This weekend we made P-Dub's French Breakfast Puffs (p. 66). We now understand why the French are rumored to drink so much red wine. Red wine thins the blood. After you eat one of these overweight puppies, your blood will need a little thinning. Not low cholesterol fare. But, my, they are tasty.

We started by mixing together flour, baking powder, salt and a couple dashes of ground cloves. Ree's recipe calls for nutmeg, which we did not have on hand. But, cloves gave the mixture a nice, tease-of-fall flavor.

Then we got out our little friend, The Beast, otherwise known as the KitchenAid stand mixer. We creamed together sugar and shortening until it was smooth. Eggs were added.

At this point we poured in a third of the flour mixture, then a third of a cup of milk. This was repeated until both the flour mixture and milk were thoroughly combined in the sugar mixture.

Next we greased the muffin tin and filled the cups two-thirds full.

And, of course, we sampled a little bit of the dough. Jo sampled a lot. Lou was disciplined and refrained from sampling a lot. We were good little girls and didn't sample from the pan.

These were baked until the tops were lightly brown.

Next we melted two sticks of butter in one bowl and combined a goodly amount of cinnamon and sugar in a separate bowl.

Now for the fun your glass of red wine handy?

We rolled each puff in the butter so each centimeter of the puff was covered. Then we rolled ourselves in the butter.

Next, we rolled each puff through the cinnamon and sugar, setting each one aside to cool and glow in its sparkling, atherosclerotic glory.

We like to be poetic about cholesterol.

These were a wonderful breakfast treat...

...that we ate at 6:00 in the evening. They's good anytime.

Happily full,

Monday, August 8, 2011

Breakfast for Lupper

This past Sunday we made Ree Drummond's PW Breakfast Burritos (p. 51), which contain her Basic Breakfast Potatoes (p. 48). We were feeling industrious, conquering two recipes in one blow. And, admittedly, we were feeling
a bit behind. We have 41 recipes to complete in about 19 weeks of the remaining year. Heaven help us, folks. That's a lot of food. Woof. We thought these burritos would be the perfect after-church throw-together dinner.

Confession. We missed church on Sunday. Not purposely, mind you. Church is important to us. Jo's alarm failed to be on (aka - she forgot to turn it on), and the electricity went off at Lou's house. We blame the huge party from the previous evening for our lethargy. The reason being, The Bean's second birthday party.

So, here are our Bedside Baptist Burritos.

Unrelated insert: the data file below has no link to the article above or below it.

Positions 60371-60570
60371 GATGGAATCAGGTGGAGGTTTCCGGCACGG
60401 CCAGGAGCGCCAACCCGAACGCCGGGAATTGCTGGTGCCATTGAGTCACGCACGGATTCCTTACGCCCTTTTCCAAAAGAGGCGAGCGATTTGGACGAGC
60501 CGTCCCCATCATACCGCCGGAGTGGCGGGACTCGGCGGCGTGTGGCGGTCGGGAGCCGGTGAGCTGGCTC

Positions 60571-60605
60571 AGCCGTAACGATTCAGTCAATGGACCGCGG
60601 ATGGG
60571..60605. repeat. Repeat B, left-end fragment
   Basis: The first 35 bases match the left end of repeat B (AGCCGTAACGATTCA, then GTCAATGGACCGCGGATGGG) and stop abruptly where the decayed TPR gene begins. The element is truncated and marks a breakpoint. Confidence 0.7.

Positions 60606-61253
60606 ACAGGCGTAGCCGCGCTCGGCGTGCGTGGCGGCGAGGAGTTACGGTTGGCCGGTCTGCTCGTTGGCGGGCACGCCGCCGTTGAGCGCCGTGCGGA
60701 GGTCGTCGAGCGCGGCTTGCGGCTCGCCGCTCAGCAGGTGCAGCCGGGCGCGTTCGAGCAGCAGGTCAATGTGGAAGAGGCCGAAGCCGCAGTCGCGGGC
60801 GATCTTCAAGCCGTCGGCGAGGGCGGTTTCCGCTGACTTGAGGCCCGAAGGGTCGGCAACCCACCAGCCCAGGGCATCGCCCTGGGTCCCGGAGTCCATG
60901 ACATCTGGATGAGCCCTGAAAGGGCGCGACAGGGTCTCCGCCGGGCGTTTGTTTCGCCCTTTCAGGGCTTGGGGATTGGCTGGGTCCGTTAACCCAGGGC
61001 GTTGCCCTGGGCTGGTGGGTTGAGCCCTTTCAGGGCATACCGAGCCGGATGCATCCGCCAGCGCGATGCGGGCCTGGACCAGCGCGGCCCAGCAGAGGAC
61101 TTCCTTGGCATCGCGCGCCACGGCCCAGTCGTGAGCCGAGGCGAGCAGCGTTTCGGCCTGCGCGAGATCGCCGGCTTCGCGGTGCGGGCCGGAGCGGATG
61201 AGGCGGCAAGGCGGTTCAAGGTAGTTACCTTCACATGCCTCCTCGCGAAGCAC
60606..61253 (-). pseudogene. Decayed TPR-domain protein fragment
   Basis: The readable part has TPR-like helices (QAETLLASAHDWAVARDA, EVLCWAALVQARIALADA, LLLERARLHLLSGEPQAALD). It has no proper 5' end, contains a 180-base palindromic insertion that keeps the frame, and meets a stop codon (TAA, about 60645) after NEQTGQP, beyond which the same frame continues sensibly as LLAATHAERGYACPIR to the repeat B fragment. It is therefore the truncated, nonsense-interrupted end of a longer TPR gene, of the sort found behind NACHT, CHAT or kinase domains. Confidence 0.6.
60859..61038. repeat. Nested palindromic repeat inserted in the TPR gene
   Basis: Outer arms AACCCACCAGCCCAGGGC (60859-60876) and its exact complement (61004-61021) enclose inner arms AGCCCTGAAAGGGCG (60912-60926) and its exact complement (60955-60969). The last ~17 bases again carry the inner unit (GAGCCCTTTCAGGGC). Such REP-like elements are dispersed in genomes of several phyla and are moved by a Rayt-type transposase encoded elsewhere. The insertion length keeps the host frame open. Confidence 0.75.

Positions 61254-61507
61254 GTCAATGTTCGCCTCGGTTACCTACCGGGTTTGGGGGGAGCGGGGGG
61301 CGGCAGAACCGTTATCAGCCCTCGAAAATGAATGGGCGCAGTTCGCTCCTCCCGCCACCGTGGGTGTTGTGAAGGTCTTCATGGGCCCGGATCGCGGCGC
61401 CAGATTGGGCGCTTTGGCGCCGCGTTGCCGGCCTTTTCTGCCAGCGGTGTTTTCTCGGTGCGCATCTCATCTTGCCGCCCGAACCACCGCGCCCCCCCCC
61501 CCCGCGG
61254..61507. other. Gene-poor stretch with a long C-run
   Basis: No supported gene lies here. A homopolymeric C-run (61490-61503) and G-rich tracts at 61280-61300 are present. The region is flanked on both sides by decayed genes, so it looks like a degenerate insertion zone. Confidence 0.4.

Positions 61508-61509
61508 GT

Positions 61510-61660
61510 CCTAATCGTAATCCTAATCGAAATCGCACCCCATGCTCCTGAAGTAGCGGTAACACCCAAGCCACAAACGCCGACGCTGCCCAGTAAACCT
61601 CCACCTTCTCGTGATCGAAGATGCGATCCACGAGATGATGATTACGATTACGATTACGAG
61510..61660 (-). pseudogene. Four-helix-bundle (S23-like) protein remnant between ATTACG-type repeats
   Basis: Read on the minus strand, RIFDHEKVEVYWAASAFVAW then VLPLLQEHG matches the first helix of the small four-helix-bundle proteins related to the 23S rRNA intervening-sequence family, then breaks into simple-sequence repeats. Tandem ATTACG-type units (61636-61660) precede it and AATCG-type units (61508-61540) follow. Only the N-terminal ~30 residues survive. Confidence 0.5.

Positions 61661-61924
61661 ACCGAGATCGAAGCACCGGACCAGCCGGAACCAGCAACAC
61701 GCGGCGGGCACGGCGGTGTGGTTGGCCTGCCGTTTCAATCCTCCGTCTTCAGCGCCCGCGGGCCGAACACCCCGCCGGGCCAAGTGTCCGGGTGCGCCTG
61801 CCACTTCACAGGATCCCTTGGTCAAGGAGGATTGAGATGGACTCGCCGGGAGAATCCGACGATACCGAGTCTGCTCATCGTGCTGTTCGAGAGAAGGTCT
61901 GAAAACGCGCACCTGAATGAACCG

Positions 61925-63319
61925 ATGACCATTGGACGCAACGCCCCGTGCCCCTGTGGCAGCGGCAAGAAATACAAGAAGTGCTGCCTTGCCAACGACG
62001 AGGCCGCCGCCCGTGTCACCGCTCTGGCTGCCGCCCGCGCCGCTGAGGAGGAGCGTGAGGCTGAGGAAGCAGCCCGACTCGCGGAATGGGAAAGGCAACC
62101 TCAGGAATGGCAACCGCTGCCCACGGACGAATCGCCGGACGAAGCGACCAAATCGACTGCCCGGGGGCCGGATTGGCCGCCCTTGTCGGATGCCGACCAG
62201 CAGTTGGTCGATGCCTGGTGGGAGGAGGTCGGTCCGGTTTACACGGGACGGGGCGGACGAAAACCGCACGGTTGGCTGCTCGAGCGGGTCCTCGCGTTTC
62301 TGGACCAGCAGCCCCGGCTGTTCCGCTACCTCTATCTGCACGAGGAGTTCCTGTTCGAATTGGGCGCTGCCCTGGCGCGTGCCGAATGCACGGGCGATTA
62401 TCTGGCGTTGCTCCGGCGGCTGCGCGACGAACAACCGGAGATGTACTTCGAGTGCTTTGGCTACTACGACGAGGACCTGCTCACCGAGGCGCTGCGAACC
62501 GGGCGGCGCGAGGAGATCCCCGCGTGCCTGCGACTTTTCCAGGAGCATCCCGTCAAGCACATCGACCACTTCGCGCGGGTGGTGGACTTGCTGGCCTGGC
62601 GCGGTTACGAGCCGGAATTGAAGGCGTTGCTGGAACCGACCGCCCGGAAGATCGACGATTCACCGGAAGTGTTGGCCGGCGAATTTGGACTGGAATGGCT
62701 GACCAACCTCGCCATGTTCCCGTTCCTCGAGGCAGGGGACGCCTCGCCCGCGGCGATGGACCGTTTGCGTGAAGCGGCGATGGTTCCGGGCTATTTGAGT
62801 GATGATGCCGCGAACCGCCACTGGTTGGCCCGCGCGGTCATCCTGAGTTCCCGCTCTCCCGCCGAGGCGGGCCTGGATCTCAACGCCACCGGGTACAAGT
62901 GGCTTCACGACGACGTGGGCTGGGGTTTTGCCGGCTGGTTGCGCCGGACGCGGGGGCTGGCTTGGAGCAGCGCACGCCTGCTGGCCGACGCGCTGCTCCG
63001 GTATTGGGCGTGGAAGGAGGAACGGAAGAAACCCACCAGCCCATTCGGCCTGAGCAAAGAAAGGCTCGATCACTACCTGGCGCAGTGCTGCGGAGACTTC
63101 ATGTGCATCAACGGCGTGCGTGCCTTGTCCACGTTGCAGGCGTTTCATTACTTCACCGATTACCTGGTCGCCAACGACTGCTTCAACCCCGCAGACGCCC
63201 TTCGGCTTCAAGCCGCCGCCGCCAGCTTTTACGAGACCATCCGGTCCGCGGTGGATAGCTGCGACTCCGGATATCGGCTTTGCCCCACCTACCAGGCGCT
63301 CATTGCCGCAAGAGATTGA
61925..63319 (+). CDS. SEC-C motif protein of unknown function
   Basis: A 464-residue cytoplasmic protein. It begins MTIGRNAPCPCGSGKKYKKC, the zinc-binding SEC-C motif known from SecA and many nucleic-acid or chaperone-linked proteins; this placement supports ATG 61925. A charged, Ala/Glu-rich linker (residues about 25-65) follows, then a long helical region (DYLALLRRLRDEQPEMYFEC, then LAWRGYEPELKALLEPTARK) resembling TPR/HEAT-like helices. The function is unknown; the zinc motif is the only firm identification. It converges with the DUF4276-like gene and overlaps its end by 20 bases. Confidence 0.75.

Confession. We did not bake these potatoes in the oven for 45 minutes as Ree instructs. We missed that small detail when reading over the recipe, and it was already 1:30 Sunday afternoon when we were beginning our process. Jo came to the rescue with her nifty baked-potato bag for the microwave. In about five minutes our potatoes were ready to go.

We diced up seven Yukon gold potatoes and one onion.

We put a little oil and Crisco in a skillet along with the diced onion, and allowed the onion to caramelize.

Next, we sauteed the potatoes with the onion. These were salted and peppered. Ree suggests gently pressing the potato mixture to the bottom of the skillet so one side browns. Now here's the kicker. We're begging you to try this next part. As the potatoes are browning, she recommends sprinkling the top with flour and paprika.

Then, when you flip the potatoes, with the floured-side down, the potatoes become wonderfully crispy as they brown. See what we mean?

We removed the potatoes to a bowl. We used the same skillet to begin the burrito part of our dinner. We browned breakfast sausage with sage. Smells fantastic if you've never given it a go.

A diced red bell pepper was a part of the mix. Lately we've been obsessed with Joy the Baker's blog and photos. We decided to be like Joy and take an aerial view. Trendy. What say you?

Then Lou added the potatoes and bell pepper to the sausage.

Meanwhile, Jo mixed twelve eggs, half-and-half, Lawry's seasoned salt and pepper.

Into this mixture went Monterrey Jack cheese and our very own herb-garden garlic chives. We felt fancy. Like Fancy Nancy.

The egg mixture was poured in to the potato mixture and slowly cooked at a low temperature.

We gently folded the burrito mixture to prevent the eggs from burning to the bottom of the pan.

Finally, we rounded up our favorite Tabascos, a bunch of tortillas and our favorite guys. And, enjoyed a tasty lupper at 2:15 p.m. A lovely day of rest it was.

Through our own personal experimentation we discovered these burritos are great with sour cream, picante sauce or sriracha. These hit the spot any time of day.

Have a cheerful week!

Happily full,

P.S. You know how much we love barbecue, potatoes, the works. Here's a chance to enjoy those things for a good cause. Numana is hosting a Western-themed fundraiser on August 27 at Prairie Rose Chuckwagon just northeast of Wichita in Benton, Kan. Food and family-friendly entertainment will be provided. Check Numana's website for details!